Drinking rates among young adults in the United States have gradually decreased over the past two decades. During the past 20 years, the percent of U.S. adults who drink has dropped 10 percentage points, falling from 72% to 62%, according to a new study from Gallup.

Younger adults who do drink are drinking less regularly. Individuals between 18-35 who claim they “ever drink,” that they “drank in the past week” or “sometimes drink more than they should” are all lower today, according to Gallup.

Consuming an alcoholic beverage at least once per week indicates a regular drinker. Between 2001-2003, 67% of younger adults reported they have at least one drink per week, but that rate has dropped to 61% today, the study revealed.

Overdrinking, or binge drinking, is also less common among young adults in the U.S. Young drinkers who report they sometimes drink “more than they think they should” has dropped from 28% in the 2000s or 2010s to 22% today.

The study notes one reason for the decline in alcohol consumption among younger adults comes from a rising concern that even moderate drinking is bad for health — 52% of younger individuals currently hold this view, up from 34% five years ago. 

Alcohol and marijuana use is up among middle-aged US adults, study finds

While drinking rates among younger adults decrease, alcohol use, vaping, marijuana use and hallucinogen consumption among middle-aged U.S. adults (35-50) is at an all-time high, according to new research from the University of Michigan’s Monitoring the Future panel.

Nearly 30% of middle-aged adults reported having five or more consecutive alcoholic beverages during the past two weeks — a record high, according to the study.

There is also a rise in middle-aged U.S. adults using substances such as marijuana and hallucinogens. Marijuana use among middle-aged adults has more than doubled in the past decade as 28% report having used the drug. And 4% of adults 35 to 50 years report using hallucinogens in the past year, which include drugs such as LSD, MDMA, mescaline, peyote, mushrooms or psilocybin and PCP. These rates are significantly higher than a decade ago, the research notes.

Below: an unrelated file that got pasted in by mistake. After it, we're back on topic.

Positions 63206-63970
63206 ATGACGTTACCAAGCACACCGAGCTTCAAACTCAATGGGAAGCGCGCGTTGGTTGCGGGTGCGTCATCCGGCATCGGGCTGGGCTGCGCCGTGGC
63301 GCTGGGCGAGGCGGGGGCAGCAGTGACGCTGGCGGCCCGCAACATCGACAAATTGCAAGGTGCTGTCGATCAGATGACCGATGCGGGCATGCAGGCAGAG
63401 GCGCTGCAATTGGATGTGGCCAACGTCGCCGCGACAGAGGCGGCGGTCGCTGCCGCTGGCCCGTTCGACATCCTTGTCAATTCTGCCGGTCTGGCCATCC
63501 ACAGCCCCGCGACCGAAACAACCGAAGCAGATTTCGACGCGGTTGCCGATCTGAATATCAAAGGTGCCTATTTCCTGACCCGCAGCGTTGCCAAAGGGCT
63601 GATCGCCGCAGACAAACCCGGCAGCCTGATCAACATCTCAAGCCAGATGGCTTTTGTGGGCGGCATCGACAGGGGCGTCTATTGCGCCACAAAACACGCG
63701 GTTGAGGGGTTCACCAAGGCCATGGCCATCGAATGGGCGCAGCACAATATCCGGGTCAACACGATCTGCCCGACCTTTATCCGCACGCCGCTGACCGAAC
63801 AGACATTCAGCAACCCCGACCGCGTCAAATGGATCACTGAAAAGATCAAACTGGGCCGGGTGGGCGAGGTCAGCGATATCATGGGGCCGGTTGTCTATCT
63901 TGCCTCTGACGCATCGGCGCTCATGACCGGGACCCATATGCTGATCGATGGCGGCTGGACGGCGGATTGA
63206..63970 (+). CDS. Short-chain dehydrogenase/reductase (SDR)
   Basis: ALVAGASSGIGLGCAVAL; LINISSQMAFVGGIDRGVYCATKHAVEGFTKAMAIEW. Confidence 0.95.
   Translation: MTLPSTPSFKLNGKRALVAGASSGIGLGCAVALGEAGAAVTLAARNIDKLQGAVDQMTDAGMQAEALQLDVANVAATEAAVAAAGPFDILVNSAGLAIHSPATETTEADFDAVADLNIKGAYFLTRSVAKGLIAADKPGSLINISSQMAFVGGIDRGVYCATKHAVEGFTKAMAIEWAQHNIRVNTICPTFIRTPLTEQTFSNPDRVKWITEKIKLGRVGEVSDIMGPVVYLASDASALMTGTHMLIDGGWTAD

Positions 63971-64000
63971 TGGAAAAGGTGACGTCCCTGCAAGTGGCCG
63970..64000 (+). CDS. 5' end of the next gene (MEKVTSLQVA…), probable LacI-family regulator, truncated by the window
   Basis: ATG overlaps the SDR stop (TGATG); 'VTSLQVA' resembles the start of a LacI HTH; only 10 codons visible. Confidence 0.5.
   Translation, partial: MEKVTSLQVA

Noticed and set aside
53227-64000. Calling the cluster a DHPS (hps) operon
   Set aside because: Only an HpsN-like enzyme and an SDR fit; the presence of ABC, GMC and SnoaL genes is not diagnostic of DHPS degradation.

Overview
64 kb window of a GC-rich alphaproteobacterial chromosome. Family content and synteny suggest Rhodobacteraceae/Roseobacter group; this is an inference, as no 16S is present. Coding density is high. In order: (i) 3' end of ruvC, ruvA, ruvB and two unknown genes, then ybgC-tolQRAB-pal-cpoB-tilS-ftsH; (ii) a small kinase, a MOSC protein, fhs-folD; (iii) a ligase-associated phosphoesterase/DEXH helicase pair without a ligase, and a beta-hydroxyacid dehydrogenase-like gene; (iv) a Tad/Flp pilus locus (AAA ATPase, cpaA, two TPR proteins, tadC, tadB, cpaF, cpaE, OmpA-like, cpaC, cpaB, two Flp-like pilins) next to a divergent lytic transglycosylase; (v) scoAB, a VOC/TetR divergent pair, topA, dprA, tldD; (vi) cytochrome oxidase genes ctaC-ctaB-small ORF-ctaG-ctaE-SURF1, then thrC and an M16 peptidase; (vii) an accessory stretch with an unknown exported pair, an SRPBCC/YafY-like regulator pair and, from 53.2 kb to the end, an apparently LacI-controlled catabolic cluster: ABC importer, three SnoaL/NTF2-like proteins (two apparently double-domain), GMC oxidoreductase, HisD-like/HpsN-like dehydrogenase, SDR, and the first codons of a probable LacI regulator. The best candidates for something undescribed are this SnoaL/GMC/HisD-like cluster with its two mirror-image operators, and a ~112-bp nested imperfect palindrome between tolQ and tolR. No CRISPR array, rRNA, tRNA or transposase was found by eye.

“The value of surveys such as MTF is to show us how drug use trends evolve over decades and across development, from adolescence through adulthood,” Megan Patrick, research professor and principal investigator of the MTF panel study, said in a news release, per USA Today. “Behaviors and public perception of drug use can shift rapidly, based on drug availability and other factors.”

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Younger adults are sober curious. What does that mean?

Sober curious individuals take a closer look at their relationship with alcohol. The goal of the sober curious movement is for people to create a relationship with alcohol that works for them — whether that means abstinence, moderation or taking brief periods away from alcohol.

Recently, sober curiosity has become somewhat trendy among young Americans. The health trend has been ignited in part by popular young celebrities like Tom Holland and supermodel Bella Hadid, who are outspoken about their struggles with addiction and speaking candidly about their sober journeys.

In July, Holland revealed that he has been sober for over a year. The actor said he hopped on the wave of sober curiosity for the benefit of his mental health.

“I was definitely addicted to alcohol, not shying away from that at all,” the actor revealed on the July 10 episode of “On Purpose with Jay Shetty.”

“It just really scared me,” he admitted.

After six months sober, Holland felt his health take a positive turn. “I could sleep better. I could handle problems better, things that would go wrong on set, that would normally set me off, I could take in my stride. I had so much better mental clarity. I felt healthier, I felt fitter.”

Hadid began cutting out alcohol in 2021. She celebrated five months of sobriety in March in an Instagram post, and she does not see herself going back.

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“I don’t feel the need because I know how it will affect me at 3 in the morning when I wake up with horrible anxiety thinking about that one thing I said five years ago when I graduated high school,” Hadid told InStyle. “There’s just this never-ending effect of, essentially, you know, pain and stress over those few drinks that didn’t really do much, you know?”

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In several cases, joining the sober curious movement has nothing to do with a clinical addiction to alcohol but is rather a decision based on personal reasons, like physical or mental health, according to GoodRx Health.

“(Being sober curious) means, literally, to choose to question, or get curious about, every impulse, invitation and expectation to drink, versus mindlessly going along with the dominant drinking culture,” said Ruby Warrington, author of “Sober Curious” and founder of Club Söda, per Verywellmind.

Some of the goals of being sober curious include: increased awareness of your drinking habits, being social without drinking, participating in sober activities (such as an art class or book club) and thinking about your decision to drink before partaking.

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